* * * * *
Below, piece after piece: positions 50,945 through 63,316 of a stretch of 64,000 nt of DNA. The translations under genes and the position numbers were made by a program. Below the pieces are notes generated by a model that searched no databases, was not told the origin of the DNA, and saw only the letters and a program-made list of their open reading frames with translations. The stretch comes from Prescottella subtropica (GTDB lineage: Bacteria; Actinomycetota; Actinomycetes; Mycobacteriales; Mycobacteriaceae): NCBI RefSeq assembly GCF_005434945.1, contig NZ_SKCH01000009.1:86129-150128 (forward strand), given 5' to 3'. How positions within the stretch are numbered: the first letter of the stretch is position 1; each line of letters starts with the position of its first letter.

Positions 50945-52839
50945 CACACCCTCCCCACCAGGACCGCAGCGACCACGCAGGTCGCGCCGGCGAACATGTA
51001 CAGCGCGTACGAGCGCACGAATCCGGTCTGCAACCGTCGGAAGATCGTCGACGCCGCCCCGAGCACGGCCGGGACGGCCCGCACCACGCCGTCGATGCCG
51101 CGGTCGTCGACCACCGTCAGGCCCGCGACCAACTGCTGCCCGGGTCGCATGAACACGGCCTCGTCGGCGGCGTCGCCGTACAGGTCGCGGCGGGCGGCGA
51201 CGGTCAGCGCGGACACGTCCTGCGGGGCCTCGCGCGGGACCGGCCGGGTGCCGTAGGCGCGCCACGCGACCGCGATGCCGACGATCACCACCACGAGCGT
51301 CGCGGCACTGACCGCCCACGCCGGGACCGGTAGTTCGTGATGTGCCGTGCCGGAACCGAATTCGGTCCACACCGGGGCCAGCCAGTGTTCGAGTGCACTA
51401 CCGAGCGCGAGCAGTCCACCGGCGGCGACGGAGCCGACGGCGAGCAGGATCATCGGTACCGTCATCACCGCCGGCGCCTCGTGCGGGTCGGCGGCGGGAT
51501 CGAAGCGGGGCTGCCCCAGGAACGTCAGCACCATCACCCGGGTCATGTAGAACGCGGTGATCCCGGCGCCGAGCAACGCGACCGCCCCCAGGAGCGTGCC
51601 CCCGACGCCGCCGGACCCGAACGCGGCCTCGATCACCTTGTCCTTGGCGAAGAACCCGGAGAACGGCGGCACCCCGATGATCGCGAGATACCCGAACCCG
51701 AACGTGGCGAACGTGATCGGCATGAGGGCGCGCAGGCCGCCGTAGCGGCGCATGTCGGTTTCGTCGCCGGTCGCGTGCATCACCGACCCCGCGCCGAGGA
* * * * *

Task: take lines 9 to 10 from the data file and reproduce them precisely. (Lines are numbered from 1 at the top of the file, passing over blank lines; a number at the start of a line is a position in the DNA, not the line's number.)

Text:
51501 CGAAGCGGGGCTGCCCCAGGAACGTCAGCACCATCACCCGGGTCATGTAGAACGCGGTGATCCCGGCGCCGAGCAACGCGACCGCCCCCAGGAGCGTGCC
51601 CCCGACGCCGCCGGACCCGAACGCGGCCTCGATCACCTTGTCCTTGGCGAAGAACCCGGAGAACGGCGGCACCCCGATGATCGCGAGATACCCGAACCCG